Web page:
ABOUT KIRSTIETHE CREATOR OF THE RED DRESS
Kirstie has worked as a Textile artist for 16 years, and on the Red Dress for the last 12. What began as a sketch on the back of a napkin in 2009, has grown into a global collaborative project involving hundreds of people all over the world.
Growing up in various far-flung countries Kirstie’s former years were saturated with contrasting culture, colour, language and experience. Trying to make sense of her journey whilst beginning to form her own sense of identity she immersed herself in drawing, painting and sewing.
Textiles were always present growing up; the women of Kirstie’s family all skilled stitchers, knitters and makers so it was only a matter a time before she herself picked up a needle and thread. At 9 years old, whilst living in Lagos, Nigeria she was taught to embroider by a warm-hearted Indian lady and something clicked. Kirstie later gained a BA in Textile Design followed by an MA in Visual Language & Performance before beginning her career as Fine Artist living in London. The works form a diverse portfolio comprising embroidery, photography, film, painting, drawing and installation.
Embroidery soon became a focus, Kirstie was hugely inspired by its diversity and potential as a means of expression, communication (or subversion) and as she studied further by its history and practice throughout the world both as an art form and in daily life, and the repetitive, meditative, and healing effects experienced through its creation. A significant point came in 2002 whilst travelling in southern India, where Kirstie spent many hours stitching and embroidering alongside Karnatakan gypsy women creating a simple jacket. They were not able to communicate to each other in words but shared that time of connection through the mutual act of stitching. (A few embroideries collected during this trip can be seen on the Red Dress as an honouring of the seeds that led to its own creation).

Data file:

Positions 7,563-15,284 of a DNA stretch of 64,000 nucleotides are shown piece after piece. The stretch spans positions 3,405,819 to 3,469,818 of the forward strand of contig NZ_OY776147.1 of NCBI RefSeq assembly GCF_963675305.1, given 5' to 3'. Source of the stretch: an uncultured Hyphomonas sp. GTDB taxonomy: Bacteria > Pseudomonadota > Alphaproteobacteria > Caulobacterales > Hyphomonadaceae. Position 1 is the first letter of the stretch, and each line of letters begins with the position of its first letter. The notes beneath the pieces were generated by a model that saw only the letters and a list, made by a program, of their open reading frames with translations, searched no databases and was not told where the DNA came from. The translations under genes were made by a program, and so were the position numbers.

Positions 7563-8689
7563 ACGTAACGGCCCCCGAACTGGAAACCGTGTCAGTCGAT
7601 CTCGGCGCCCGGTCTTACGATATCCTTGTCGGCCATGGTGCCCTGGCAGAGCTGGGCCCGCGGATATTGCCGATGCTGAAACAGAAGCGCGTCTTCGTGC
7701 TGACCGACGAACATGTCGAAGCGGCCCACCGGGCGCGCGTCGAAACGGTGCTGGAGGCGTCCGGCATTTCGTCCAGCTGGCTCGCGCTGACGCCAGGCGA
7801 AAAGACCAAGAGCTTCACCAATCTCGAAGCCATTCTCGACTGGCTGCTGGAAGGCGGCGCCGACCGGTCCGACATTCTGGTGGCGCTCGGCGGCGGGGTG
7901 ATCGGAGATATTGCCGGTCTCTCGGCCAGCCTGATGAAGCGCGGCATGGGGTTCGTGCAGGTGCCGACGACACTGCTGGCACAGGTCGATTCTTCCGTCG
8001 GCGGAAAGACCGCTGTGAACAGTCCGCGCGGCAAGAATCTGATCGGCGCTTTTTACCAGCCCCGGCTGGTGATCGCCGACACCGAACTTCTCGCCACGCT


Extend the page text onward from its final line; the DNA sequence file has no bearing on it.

The Red Dress began in 2009 as an investigation into identity, with a desire to connect with women from the around without borders and boundaries. As the years unfolded so too did the potential of the garment to become a vehicle for expression and a platform for voices to be heard. The Red Dress has managed to access disparate communities worldwide, allowing connection and conversation between individuals who may never meet in person.
At this time, as the world rebuilds after the pandemic, the garments message seems even more important. What we can achieve working together in community and collaboration is far more impactful than trying to work alone. In taking down the many boundaries and borders and coming together in service, with compassion and humility we can uplift and support one another and hopefully build a better world for the next generation.
Kirstie now lives in rural Somerset with her partner and children, balancing a simple life aligned with nature, yoga and meditation alongside the privilege of guiding the Red Dress as she begins a new chapter of exhibitions all over the world.
To view a selection of Kirstie’s art please see the website: www.kirstiemacleod.co.uk